Thursday, 1 December 2016
Hospital Waiting Lists
The Government is committed to improving waiting times for patients. It is the waiting time rather than the headline figure that is the Deputy's focus, and it is an important point. While recognising that the demand for acute hospital services has increased the important issue for patients is how long they wait.
The latest National Treatment Purchase Fund, NTPF, inpatient and day case waiting list figures indicate that the total number of people on the waiting list for Tallaght Hospital is 4,415 and 92% of these, or 4,053 people, are waiting less than 18 months for their inpatient or day case appointment. The HSE has advised that most of the patients waiting over 18 months are orthopaedic and ENT patients and the hospital is working with the HSE to ensure that the majority of these patients will have their procedures scheduled or completed by year end.
In August, I asked the HSE to develop a waiting list action plan for 2016 to reduce by year end the number of patients waiting over 18 months on the inpatient and day case waiting list. Since then, approximately 6,500 patients have been removed nationally from the waiting list. Additional funding of €11.25 million has been allocated under the winter initiative to support patient treatment under this action plan. This has seen some people's procedures outsourced to other facilities when there is no capacity within a certain hospital.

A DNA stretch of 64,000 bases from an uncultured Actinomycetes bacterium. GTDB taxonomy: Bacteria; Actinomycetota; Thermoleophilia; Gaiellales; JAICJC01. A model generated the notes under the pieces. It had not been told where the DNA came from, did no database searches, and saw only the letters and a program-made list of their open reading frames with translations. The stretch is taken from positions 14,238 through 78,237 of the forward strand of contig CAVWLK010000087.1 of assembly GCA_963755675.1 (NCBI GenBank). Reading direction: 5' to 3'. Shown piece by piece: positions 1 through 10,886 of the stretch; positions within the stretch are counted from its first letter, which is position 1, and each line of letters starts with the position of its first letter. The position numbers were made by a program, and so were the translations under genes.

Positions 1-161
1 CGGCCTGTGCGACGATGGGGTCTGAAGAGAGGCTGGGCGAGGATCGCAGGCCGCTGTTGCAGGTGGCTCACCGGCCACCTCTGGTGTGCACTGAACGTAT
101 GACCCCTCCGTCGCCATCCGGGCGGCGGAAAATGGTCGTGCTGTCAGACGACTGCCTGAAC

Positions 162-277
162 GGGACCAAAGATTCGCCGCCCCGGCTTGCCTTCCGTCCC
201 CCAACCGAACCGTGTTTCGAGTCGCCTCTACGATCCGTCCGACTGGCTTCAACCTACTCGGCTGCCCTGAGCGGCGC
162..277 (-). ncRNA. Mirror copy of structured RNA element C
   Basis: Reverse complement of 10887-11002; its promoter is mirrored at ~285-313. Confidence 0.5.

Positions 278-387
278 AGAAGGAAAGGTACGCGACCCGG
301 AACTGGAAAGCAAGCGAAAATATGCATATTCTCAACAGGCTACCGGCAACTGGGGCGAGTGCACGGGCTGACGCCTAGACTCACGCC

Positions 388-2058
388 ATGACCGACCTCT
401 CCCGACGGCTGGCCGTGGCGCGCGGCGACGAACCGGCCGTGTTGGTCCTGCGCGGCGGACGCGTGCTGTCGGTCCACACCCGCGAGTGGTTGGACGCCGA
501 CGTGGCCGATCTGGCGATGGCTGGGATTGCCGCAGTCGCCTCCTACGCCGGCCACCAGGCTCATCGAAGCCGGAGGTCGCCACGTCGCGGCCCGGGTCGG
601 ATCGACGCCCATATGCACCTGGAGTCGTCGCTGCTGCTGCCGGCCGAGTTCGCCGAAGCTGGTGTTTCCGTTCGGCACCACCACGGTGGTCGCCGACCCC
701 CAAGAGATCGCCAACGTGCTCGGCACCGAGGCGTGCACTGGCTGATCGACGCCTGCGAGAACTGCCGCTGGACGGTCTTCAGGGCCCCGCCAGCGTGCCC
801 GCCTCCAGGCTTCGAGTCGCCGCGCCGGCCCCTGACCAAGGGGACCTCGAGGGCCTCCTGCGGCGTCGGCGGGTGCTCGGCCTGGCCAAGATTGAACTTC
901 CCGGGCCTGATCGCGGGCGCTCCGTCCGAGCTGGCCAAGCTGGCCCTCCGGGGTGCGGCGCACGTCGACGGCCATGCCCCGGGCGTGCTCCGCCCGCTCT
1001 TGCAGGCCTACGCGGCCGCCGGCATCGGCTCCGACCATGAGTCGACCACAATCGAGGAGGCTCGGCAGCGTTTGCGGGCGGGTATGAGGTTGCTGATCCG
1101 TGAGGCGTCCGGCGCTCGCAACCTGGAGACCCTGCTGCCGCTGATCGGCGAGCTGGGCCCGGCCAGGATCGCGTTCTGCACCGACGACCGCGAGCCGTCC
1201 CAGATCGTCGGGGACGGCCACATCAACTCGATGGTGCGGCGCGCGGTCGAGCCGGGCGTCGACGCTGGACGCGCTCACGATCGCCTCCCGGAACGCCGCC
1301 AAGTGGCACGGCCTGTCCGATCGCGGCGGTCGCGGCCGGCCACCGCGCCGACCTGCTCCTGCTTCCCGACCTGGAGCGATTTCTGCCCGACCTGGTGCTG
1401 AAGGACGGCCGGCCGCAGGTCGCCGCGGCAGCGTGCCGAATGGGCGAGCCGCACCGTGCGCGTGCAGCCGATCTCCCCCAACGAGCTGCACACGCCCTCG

Budget 2017 provides for the treatment of our longest-waiting patients. A sum of €20 million is being allocated to the NTPF in 2017, rising to €55 million in 2018. I met the chair and CEO of the NTPF last Tuesday and I have granted approval to its proposal which outlines the use of a first tranche of funding, in the region of €5 million, for an initiative focusing on day case procedures. I will shortly ask the HSE to develop a waiting list action plan for 2017 working collaboratively with the NTPF to address inpatient, day case and outpatient waiting times, including at Tallaght Hospital. We finally have ring-fenced funding for waiting list initiatives. Such funding was lacking in recent years.
I am grateful for the Minister's reply. We are in real danger of getting lost in statistics, but I welcome the figures and particularly the announcement concerning the National Treatment Purchase Fund. The Minister will accept that there were 4,415 were on the inpatient day case list for Tallaght Hospital in October. He will also accept that it was an increase of 1,732 or a whopping almost 65% - there is another statistic - in two and a half years. It is unacceptably high. Of these, over 350 have been waiting for more than 18 months and 612 are waiting a year to 18 months. Let us stop with the statistics for a moment, because the Minister will pile on the narrative in terms of the money and how many millions or thousands of euro he is putting into it and obviously the Opposition spokespeople will focus on the numbers. However, if we take it to an individual level, what does the Minister say to somebody who has been waiting 18 months, and is still waiting, for a treatment? In particular, will he make some type of connection between their wait and the role of the National Treatment Purchase Fund?